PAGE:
By Angela Howard
When students come to first grade, many don’t comprehend life outside of their neighborhood. They all know their school and some know the name of the city they live in, but comprehending a much bigger world is a challenge at first.
Mrs. Kendrick accepted the challenge of teaching about this bigger world to her students. She accepted an invitation to take part in a Mystery FaceTime with a school in West Virginia. A Mystery FaceTime is an activity where each class has to try to figure out where the other class lives by asking only yes or no questions about things on a map. In order to do this, students had to learn map skills. They had to learn about the city in which they live, then the state they live in, and finally, the country they live in. After learning these things, they learned map skills including directions (north, south, east, west), topography and landforms (mountains, deserts), bodies of water (major rivers and oceans), etc.
Students first had to learn about these items in relation to their own state so they could answer questions from the other school. Then they learned those items about the entire US in order to ask good yes or no questions to the other school. Each school was hoping to be the first school to figure out where the other school lived.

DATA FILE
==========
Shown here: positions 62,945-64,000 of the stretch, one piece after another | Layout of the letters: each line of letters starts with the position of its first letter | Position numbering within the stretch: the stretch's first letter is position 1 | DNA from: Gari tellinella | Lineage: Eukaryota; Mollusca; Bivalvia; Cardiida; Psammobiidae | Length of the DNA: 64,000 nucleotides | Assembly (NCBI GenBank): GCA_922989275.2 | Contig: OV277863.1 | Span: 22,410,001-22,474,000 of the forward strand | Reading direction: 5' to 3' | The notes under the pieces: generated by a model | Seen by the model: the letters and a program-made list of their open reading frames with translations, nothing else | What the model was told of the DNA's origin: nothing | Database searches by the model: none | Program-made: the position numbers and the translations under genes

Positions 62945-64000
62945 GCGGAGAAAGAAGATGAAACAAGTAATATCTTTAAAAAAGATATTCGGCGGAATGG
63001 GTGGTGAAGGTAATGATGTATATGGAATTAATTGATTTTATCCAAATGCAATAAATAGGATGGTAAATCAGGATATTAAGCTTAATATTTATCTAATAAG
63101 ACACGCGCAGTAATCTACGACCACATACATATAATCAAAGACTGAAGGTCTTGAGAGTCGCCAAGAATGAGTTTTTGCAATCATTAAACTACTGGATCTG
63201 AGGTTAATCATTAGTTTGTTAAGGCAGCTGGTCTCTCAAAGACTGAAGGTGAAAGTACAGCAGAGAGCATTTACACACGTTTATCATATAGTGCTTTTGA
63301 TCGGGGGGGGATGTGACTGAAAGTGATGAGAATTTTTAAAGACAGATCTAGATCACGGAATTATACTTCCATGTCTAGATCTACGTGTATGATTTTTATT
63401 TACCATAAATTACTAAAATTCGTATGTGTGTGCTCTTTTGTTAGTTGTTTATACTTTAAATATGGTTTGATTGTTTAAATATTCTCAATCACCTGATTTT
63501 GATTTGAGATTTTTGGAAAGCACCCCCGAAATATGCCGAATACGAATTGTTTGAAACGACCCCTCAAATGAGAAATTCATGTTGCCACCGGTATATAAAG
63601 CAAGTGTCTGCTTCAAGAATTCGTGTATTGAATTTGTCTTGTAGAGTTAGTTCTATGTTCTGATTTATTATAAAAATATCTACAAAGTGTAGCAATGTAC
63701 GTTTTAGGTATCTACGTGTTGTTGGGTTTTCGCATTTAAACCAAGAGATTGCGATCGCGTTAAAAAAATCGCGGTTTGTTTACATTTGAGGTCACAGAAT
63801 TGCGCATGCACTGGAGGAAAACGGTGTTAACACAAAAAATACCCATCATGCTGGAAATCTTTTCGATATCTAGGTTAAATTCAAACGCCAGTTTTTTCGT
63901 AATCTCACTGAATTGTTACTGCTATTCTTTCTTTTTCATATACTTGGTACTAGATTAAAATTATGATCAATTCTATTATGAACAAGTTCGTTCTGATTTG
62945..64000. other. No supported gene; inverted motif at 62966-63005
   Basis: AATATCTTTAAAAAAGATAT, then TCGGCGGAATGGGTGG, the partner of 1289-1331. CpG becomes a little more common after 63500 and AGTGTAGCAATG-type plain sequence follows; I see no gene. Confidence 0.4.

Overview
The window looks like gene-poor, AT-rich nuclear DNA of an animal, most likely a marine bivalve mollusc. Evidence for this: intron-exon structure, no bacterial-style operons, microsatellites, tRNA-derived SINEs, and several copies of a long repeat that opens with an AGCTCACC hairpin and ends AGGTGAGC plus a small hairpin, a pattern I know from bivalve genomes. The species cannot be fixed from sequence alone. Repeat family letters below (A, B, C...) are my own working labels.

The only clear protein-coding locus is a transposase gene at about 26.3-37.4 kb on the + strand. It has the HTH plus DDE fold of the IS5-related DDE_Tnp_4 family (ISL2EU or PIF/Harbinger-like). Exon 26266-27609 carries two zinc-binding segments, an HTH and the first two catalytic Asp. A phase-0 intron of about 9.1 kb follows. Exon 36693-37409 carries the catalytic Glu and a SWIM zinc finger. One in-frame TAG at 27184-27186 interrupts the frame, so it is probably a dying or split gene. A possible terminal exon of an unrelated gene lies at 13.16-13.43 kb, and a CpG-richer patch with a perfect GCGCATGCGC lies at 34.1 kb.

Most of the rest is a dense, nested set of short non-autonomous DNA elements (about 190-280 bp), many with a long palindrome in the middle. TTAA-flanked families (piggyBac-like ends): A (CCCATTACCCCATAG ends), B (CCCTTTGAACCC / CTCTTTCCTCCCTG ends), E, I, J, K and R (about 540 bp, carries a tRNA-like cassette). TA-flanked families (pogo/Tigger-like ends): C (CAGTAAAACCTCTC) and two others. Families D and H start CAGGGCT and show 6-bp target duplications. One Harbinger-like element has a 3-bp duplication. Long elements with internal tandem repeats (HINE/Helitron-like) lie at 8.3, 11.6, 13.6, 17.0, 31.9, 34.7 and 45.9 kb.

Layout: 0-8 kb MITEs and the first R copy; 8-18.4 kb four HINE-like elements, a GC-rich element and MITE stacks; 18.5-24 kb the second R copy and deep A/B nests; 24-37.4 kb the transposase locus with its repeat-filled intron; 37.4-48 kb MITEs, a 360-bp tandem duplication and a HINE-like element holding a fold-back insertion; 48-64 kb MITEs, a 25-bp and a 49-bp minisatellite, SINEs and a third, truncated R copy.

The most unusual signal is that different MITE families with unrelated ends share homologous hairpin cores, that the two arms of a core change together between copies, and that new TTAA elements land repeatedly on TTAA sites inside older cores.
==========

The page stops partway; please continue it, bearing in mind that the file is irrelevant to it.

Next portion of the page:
After spending several weeks learning their geography standards, the time came for the big event. There was a large computer on a cart set up in Mrs. Kendrick’s room and one at the other school. The teacher’s used FaceTime and projected it onto these large computers in order for all the students to be able to see each other. When the competition began, students asked questions such as:
- “Is your state east of the Mississippi River?”
- “Does your state have mountains and deserts?”
- “Is your state touching an ocean?”
- “Is your state touching Canada?”
Each time a question was asked, students looked on a large US map and marked an “x” on each state that didn’t apply which narrowed down the possible states and helped them choose which question to ask next. Westwind was the first to figure out where the other state was, but the school in West Virginia figured out where Westwind immediately afterward. Westwind students said it was a tie because Westwind was allowed to ask the first question.
When it was over, the schools took time to introduce themselves to the other school. Mrs. Kendrick plans to do many other Social Studies activities throughout the year with this class in West Virginia so the learning doesn’t stop here.